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Investigators of Friday's crash are awaiting the results of a blood draw they received a warrant to conduct. That morning, hours before the crash, an episode of Heche's podcast "Better Together" was posted in which Heche said she had been drinking vodka "with wine chasers" before recording. On the podcast, Heche allegedly talked about using alcohol to deal with a "very bad day." Despite the episode being released the day of the accident, a producer of the podcast says it was recorded earlier

The episode has since been taken down. The accident, meanwhile, is still under investigation.  

We've come a long way when it comes to talking about mental health, at least knowing not to make cruel jokes about it. The journey toward considering and having empathy for all victims of substance abuse, however, is one we're still taking.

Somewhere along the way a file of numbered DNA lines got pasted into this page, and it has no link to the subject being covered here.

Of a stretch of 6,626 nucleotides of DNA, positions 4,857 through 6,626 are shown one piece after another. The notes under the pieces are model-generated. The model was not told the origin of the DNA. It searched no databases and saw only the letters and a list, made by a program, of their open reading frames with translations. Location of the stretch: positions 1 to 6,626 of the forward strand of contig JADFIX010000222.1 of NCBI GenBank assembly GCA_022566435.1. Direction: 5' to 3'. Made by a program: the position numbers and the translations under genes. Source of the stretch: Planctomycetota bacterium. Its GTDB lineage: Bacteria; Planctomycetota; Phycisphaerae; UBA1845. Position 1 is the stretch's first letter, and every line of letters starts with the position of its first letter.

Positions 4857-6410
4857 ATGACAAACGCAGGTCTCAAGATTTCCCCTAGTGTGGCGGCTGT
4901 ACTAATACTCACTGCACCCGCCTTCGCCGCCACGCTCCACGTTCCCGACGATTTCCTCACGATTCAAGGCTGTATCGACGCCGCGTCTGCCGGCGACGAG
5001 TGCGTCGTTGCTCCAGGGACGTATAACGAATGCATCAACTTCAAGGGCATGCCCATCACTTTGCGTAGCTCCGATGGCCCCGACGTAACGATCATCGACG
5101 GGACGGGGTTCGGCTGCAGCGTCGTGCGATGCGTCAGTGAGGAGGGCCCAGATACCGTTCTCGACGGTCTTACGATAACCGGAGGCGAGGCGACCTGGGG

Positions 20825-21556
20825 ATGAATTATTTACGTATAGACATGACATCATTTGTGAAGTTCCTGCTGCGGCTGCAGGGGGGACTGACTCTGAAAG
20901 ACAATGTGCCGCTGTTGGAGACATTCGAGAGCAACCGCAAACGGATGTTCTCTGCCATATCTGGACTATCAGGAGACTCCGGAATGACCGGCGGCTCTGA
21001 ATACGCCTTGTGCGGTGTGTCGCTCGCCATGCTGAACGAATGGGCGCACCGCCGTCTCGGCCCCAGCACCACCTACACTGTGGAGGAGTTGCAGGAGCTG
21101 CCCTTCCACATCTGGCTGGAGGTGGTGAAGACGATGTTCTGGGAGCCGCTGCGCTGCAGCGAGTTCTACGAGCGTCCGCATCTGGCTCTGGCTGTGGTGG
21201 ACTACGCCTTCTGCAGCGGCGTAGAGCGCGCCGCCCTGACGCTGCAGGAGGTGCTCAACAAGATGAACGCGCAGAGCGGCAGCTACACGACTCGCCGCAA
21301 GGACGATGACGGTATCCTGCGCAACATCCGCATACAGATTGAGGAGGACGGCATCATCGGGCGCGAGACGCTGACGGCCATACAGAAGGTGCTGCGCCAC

By Alison Stine

Alison Stine is a former staff writer at Salon. She is the author of the novels "Trashlands" and "Road Out of Winter," winner of the 2021 Philip K. Dick Award. A recipient of an Individual Artist Fellowship from the National Endowment for the Arts (NEA), she has written for The New York Times, The Guardian, and others.

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Alcoholic Alcoholism Anne Heche Commentary Drinking Mental Health Substance Abuse